How the Covid-19 pandemic could induce crime
Nicholas is a student at the University of Nairobi, pursuing a PhD in Environmental Management and Planning. He has worked as a Project Manager and part-time lecturer at the University of Nairobi. His research focuses on conflict, peace processes, economic diversification, climate change and displacement.
Covid-19 unquestionably presents an era-defining challenge to Kenya’s national security. As it is with every region of the world, the first case of the Coronavirus disease in Kenya came from exposure to international contacts — travel, trade, tourism, or business.
For Kenya, the pandemic came at an exceptionally delicate moment with the country facing numerous development challenges. Emerging as a public health issue, the pandemic quickly transformed itself into a security, governance, and development concern affecting the entire political and socio-economic spectrum.
Furthering terrorism course
Terrorism often thrives in an environment of instability and chaos. As the Covid-19 pandemic engulfs the country, Al Shabaab has escalated its campaign in counties bordering Somalia.
In a February 16 recording, an al Shabaab spokesman attempted to persuade ethnic Somalis in the area to support the group in arguing that that non-Somalis treat ethnic Somalis in the region like second-class citizens and appealed to economic anxieties driven by unemployment.
As Covid-19 spreads, and measures to contain it begin to bite, the Government will certainly face a surge of public discontent if it cannot keep the pandemic under control. Conversely, al Shabaab could exploit socioeconomic and political anxieties arising from Covid-19 related disruptions.
The economic impact of cessation of movement to and from Nairobi has devastated low-income businesses. The restriction on movement has disrupted trade and food supply as the volumes of goods arriving in the city have drastically reduced.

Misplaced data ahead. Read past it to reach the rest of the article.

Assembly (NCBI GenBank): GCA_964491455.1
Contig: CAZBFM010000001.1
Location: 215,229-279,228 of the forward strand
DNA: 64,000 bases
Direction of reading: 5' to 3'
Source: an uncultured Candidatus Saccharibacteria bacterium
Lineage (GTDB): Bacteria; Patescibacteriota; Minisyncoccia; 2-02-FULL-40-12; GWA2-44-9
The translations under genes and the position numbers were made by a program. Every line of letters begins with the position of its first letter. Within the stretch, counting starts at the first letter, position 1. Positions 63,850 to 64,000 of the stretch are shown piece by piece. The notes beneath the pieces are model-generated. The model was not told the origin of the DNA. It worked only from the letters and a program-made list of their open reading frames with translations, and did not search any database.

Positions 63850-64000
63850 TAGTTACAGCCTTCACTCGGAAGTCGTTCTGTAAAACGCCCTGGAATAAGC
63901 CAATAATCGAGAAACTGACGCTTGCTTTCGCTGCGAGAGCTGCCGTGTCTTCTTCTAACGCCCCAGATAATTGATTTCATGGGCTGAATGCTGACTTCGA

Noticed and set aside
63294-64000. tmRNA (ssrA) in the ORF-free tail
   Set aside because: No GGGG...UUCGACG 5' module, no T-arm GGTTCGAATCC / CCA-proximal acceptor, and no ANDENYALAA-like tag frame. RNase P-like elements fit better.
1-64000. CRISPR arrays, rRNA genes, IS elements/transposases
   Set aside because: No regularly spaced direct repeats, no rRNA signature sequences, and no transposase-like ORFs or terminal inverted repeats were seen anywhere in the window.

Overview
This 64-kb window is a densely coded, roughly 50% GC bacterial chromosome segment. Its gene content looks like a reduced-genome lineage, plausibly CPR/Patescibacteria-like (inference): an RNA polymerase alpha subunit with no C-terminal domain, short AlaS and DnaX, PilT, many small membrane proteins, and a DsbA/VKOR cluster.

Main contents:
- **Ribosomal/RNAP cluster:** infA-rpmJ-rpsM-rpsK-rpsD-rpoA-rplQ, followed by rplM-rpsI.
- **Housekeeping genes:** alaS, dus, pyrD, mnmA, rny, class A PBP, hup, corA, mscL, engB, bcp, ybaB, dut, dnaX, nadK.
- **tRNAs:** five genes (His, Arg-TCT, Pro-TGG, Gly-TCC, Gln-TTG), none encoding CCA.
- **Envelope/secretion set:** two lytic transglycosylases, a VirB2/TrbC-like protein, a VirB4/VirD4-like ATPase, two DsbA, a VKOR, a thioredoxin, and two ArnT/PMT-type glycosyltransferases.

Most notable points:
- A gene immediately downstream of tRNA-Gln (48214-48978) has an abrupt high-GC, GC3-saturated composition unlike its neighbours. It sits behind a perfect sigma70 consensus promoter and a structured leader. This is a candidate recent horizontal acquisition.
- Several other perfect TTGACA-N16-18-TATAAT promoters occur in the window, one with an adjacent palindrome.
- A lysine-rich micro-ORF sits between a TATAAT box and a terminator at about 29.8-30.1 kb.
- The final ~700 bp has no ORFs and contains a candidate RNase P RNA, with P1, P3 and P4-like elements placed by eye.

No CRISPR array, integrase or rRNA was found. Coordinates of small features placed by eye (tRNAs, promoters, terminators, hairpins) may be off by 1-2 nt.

The decline in job opportunities has increased economic deprivation and idleness — two factors very integral in influencing crime. As a result, there has been an upsurge of crime in Nairobi’s Runda, Lavington, Ruaka, and other neighbourhoods.
Exploiting the use of masks, and the commitment of the police in enforcing Covid-19 mitigation and suppression measures elsewhere, criminals have intensified their activities often striking at will.
Additionally, reports of violence meted on the public by police enforcing curfew and other directives have also been rife. Police brutality has resulted in run-ins and flare-ups with motorcycle taxis (boda boda) and other members of the public resulting in the death of innocent Kenyans.
The death of a 13-year-old boy following stray police bullets in Kiamaiko, Nairobi illustrates the scale of violence police has meted on the public under the guise of enforcing Covid-19 containment measures.
Strangling crisis management and conflict resolution structures
The Covid-19 pandemic has damaged Crisis Management and Conflict Resolution Mechanisms, severely weakening the capacity of national institutions to serve conflict-affected areas.
More broadly, the disease means that national leaders, focused as they are on dramatic health issues, have little to no time to devote to conflict or peace processes.
As a result, there has been an upsurge of banditry and cattle-related conflict in areas that had initially been managed like the Baringo-Turkana border and in Nkararo-Enoretet in Trans-Mara West sub-county leading to the extension of the dusk-to-dawn curfew from 4 pm to 7 am. This limits the time available for productive activities further increasing economic vulnerability.
Covid-19 has placed great stress on society and the political system, creating new while exacerbating existing crimes. Its effects have so far laid bare the strains that the government is facing in trying to curb contagion while keeping economy afloat and public order intact.
If the coming period is not dealt with wisely, it could be marked by major disruptions in already conflict-ridden areas and a far more fragile system.
To mitigate the possibility of Covid-19 bringing about a new generation of security crises, the government is aiming to limit the pandemic’s impact could consider keeping peace processes and conflict prevention efforts alive by working with peace/security envoys and other mediators in hotspot counties.
The government should also consider reducing the number of security personnel on private assignments and redeploy them to areas that have witnessed an upsurge in Covid-19 induced insecurity or those facing unique challenges that could be exploited by radical groupings.
World-class research, delivered weekly.